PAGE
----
Although I can’t give you the exact description of a bro, I can tell you some of the warning signs:

Going-out tops. Glittery, revealing, synthetic. Thanks to major chains like Forever 21 and H&M, a sequined going-out top now runs about $5, meaning bros across the wealth spectrum can collect hundreds of these things, like crazed glitter hoarders.

Clubs. Bros prefer nightclubs, especially ones that are hard to get into and/or were featured on Real Housewives of Beverly Hills. Once in the club, bros like bottle service so they don’t have to be in line for a drink when their favorite Journey song comes on. Be sure to not spill your cocktail on their going-out tops.

Two and a Half Men. I don’t know why, but bros love this show.

Obsessions with gay men. Not being homophobic and treating gay men with the respect and dignity you’d treat anyone? That's normal. Obsessing and fetishizing a gay man because you want a “sassy” gay best friend is what bros do. I’ve seen it.

My unwillingness to date bros used to make me feel shallow. "What business of mine is it what kind of music a person likes, or what their favorite pastimes are?" I’d think. Isn’t it stupid to care about the kind of clothing a person wears? Now, I realize how inexperienced I was to think those things.

When you’re younger, you’re taught to believe that love conquers all, and that a person from one side of the tracks can always fall in love with their polar opposite and live happily ever after—Grease, The Lady and the TrampAladdin all teach you that, and all were great stories. When you grow up, however, you come to understand that falling in love and making a relationship actually work is a lot more complex process than Disney films let on.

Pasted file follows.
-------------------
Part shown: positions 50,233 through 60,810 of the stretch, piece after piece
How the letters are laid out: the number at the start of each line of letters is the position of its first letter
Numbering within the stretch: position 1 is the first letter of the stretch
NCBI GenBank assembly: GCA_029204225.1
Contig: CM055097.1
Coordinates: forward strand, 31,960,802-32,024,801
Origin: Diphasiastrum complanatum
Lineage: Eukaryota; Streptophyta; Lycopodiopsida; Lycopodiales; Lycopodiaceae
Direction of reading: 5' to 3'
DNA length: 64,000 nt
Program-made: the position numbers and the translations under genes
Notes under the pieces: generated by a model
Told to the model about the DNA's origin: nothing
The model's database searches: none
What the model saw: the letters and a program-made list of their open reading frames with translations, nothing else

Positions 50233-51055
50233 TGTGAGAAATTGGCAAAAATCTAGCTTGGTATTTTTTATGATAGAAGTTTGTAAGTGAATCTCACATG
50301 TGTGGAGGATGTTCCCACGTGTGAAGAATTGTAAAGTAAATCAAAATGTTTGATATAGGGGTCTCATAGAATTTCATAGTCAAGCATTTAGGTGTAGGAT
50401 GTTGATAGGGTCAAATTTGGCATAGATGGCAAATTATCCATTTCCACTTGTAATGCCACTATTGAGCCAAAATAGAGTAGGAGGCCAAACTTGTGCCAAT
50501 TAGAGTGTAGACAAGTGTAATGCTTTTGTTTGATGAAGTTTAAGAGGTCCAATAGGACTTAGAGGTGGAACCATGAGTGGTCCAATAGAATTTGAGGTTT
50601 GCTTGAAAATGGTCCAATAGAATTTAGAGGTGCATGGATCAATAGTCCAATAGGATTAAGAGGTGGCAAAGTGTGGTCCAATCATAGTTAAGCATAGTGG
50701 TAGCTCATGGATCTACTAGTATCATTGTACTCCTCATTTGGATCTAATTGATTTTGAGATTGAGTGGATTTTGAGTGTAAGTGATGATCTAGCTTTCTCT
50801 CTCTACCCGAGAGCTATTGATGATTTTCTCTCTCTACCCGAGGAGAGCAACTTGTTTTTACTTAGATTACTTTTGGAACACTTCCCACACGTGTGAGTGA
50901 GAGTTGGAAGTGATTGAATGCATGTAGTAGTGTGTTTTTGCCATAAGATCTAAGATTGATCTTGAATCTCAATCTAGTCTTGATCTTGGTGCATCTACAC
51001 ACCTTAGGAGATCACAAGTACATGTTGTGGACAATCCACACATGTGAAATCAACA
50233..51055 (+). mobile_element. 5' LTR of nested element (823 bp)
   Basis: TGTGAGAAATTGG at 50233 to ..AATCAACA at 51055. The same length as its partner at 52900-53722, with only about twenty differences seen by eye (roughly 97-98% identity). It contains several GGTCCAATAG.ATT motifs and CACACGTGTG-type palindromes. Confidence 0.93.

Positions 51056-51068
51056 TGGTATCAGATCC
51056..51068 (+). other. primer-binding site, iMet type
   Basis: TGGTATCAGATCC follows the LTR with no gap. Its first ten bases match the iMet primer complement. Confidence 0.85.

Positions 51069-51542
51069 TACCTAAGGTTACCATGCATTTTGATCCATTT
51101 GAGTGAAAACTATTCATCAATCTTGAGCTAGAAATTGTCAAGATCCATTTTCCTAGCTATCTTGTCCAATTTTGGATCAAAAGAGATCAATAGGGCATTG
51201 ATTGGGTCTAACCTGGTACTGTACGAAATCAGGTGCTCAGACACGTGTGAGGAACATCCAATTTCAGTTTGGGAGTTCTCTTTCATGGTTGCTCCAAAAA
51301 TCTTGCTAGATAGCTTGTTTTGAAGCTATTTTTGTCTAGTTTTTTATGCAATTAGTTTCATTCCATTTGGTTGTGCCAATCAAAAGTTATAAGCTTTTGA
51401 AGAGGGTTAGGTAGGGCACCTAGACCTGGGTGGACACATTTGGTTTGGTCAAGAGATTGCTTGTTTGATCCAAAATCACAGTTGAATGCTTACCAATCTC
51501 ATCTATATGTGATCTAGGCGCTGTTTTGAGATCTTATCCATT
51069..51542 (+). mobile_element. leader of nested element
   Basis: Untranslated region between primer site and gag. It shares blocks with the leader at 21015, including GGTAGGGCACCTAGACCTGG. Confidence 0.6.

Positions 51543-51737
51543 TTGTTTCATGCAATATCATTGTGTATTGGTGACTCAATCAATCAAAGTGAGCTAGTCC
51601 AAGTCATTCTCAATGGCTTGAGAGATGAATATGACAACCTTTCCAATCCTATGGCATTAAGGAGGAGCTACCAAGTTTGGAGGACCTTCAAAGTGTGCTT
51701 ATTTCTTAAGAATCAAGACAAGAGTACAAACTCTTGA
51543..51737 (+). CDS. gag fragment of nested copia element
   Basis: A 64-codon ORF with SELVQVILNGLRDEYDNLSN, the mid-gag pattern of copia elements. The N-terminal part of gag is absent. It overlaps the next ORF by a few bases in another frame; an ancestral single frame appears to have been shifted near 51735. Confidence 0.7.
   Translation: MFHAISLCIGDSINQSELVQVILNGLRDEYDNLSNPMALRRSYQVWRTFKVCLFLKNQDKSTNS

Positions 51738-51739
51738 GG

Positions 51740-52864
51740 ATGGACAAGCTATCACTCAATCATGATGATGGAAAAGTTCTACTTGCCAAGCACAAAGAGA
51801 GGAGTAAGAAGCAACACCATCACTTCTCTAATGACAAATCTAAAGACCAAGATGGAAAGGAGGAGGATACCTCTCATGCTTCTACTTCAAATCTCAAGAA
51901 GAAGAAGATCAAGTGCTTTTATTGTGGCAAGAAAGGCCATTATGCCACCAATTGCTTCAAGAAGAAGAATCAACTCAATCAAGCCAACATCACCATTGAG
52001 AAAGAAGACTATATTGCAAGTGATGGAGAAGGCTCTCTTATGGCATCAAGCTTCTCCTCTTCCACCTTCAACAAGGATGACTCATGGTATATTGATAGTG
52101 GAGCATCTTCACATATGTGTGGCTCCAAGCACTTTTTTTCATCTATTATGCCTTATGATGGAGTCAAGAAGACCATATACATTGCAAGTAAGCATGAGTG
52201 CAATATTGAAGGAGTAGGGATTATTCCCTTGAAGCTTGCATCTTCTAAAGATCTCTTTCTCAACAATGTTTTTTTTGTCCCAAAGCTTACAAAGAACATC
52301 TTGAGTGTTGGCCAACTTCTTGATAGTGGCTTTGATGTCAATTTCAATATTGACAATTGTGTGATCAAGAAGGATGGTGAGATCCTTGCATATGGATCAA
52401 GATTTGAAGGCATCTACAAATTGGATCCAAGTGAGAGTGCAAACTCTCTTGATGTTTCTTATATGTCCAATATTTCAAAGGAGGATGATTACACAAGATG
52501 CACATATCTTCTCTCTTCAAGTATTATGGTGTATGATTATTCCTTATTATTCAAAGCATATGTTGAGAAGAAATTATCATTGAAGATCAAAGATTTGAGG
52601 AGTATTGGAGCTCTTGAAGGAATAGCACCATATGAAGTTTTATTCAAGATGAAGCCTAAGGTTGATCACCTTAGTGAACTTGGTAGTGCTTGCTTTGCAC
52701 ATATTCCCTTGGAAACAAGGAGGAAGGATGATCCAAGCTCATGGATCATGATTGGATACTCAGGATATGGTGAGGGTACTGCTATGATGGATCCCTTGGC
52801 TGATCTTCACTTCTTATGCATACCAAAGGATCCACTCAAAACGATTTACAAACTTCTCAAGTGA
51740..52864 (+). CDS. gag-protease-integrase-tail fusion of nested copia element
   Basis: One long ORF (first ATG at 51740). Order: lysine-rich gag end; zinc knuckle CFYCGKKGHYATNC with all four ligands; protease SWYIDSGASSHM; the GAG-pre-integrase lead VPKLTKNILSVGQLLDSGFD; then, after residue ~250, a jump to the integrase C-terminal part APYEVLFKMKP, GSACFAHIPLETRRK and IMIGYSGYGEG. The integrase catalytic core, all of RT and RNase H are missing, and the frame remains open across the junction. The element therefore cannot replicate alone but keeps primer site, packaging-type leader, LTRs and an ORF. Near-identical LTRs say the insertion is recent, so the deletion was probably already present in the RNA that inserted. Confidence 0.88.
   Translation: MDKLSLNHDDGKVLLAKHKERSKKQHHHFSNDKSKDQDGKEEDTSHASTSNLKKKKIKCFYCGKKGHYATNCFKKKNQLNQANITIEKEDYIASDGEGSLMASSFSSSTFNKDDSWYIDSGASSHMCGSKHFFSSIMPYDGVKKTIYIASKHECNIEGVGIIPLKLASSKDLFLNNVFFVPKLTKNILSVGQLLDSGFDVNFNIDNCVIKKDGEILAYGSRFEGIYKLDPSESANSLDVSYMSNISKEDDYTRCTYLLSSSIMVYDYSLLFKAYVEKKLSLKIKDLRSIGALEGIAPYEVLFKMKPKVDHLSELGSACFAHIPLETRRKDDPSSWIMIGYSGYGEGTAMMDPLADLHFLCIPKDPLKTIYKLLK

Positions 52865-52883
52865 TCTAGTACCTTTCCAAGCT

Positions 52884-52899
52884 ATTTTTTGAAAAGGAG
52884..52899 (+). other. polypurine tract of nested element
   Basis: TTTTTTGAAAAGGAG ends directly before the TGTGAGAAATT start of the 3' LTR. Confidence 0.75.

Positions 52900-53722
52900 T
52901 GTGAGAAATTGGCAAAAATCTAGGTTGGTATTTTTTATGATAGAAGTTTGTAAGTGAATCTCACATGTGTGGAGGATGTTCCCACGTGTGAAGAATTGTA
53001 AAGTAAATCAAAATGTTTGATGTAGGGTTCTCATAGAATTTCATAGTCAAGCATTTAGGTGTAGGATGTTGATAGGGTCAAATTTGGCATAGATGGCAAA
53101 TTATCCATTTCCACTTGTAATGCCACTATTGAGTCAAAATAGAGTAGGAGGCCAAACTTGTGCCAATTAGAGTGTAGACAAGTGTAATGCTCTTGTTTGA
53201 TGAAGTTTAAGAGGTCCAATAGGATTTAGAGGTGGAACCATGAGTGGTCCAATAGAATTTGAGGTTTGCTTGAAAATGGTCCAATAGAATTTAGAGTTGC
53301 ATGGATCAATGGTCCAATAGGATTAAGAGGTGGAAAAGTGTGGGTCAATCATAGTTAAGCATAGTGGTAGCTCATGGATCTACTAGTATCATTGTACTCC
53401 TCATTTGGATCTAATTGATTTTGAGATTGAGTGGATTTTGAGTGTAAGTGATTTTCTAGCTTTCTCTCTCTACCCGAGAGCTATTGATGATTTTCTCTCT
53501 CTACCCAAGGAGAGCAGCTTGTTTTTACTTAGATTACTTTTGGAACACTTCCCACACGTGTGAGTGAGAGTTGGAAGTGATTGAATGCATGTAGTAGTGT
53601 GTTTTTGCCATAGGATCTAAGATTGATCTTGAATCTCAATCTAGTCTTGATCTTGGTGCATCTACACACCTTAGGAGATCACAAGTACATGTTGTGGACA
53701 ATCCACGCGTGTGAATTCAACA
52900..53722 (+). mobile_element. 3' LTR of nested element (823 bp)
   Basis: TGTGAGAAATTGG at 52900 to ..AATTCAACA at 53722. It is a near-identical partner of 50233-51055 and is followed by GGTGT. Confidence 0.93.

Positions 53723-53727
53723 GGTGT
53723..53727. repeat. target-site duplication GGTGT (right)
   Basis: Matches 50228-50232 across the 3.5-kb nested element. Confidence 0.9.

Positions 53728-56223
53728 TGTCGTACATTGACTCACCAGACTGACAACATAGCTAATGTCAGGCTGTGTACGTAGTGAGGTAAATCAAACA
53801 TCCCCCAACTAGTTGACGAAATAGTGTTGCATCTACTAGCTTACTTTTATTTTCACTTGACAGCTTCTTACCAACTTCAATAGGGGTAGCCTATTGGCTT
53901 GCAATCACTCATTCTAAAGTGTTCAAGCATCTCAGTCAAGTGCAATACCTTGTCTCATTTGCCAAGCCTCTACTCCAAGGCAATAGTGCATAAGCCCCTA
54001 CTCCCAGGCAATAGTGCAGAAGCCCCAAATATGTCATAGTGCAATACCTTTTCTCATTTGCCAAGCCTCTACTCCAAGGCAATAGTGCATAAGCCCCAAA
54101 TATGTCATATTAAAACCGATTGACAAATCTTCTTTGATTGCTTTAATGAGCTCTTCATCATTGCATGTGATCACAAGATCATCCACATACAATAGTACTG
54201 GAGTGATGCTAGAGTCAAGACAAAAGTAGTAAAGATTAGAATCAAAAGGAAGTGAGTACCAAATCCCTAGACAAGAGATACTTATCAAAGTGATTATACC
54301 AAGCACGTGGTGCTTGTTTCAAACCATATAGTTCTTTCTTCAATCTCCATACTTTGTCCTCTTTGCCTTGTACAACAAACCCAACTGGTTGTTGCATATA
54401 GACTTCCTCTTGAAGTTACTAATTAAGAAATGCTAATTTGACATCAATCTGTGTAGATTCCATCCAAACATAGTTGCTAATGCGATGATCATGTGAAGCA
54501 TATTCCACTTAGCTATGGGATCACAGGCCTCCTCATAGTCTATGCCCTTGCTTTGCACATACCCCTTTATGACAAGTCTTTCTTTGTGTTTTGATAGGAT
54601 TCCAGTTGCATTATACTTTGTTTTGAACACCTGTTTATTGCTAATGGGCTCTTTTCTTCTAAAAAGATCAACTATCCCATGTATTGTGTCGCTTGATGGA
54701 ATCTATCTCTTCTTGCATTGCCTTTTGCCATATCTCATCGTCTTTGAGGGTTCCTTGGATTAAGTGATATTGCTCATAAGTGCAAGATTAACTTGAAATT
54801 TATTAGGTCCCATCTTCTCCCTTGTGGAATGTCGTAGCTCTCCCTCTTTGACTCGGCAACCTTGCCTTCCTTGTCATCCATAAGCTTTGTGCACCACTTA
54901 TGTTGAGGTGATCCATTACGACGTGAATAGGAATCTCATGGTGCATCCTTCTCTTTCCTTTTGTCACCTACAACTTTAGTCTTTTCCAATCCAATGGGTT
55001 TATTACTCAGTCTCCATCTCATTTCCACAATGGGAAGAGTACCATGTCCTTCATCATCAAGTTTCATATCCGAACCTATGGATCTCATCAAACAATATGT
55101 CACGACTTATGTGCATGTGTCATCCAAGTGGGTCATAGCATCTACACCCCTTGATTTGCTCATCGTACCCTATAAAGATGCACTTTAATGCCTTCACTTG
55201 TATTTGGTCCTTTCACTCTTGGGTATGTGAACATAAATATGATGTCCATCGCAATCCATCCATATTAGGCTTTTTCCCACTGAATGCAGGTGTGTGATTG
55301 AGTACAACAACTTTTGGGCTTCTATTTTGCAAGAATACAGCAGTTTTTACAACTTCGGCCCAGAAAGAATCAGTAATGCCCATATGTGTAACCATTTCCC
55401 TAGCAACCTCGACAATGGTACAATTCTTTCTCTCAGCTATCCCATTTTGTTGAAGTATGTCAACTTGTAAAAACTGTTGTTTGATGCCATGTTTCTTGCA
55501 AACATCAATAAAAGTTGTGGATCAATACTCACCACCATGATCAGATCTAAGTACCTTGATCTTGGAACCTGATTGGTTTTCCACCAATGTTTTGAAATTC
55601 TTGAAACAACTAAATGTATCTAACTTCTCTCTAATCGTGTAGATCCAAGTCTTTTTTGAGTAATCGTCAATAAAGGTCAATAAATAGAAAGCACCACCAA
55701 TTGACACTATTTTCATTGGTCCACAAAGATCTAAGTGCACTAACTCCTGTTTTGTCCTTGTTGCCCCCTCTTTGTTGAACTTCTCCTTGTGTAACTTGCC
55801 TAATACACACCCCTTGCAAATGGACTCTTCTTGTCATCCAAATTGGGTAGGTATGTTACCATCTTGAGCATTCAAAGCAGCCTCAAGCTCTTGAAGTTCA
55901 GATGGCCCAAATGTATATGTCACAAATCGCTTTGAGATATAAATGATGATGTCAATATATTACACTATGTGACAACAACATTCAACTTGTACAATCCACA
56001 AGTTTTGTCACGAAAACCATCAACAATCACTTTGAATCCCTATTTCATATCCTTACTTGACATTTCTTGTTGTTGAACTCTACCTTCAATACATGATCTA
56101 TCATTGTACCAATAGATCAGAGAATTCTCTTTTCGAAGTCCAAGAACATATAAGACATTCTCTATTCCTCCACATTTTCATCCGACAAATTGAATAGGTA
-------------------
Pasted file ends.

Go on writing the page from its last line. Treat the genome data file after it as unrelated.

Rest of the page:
In their infancies, when you’re exploring your partner and their life, relationships are exciting and easy to maintain. The real test of a union is in the everyday, unsexy months that follow the honeymoon period, and it’s in those months where things like music and TV and Halloween costumes start to matter (I refuse to be seen with a sexy cat, for instance). The bros I dated were never bad women. In fact, most of them were great people I connected with in a lot of significant ways. I maintain platonic friendships with a lot of bros both male and female, but those friendships work because I see those people once or twice a week at bars or parties, or I email them and ask how their lives are going.

Coming home to a bro everyday is a different story. Waking up to a bro everyday is a different story. Spending every waking moment with a bro on lazy Sunday afternoons, which are sacrosanct in my world, is a different story. If I’m going to be with someone for that long and that intimately, I need to know I can turn to them and make a reference to the interpretive dancing in my favorite Kate Bush video without her asking, “Who’s Kate Bush?” I need to know she won’t need to go to an expensive Vegas club for all her birthdays. I need to know that sometimes she’ll be up for watching an Almodóvar flick instead of The Hangover Part II. It sounds icky to say that those little things matter, but that’s what genuine relationships are: large and wonderful unifications built on a bunch of minor details. People love to celebrate 50-year anniversaries, but they often forget that beautiful decades together are built on thousands of common days, millions of common minutes.

I hope that Christina is happy somewhere and still listening to Journey. I hope that hockey sweatshirt is still providing her the warmth I couldn’t give. 

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Dealbreaker: She's a Bro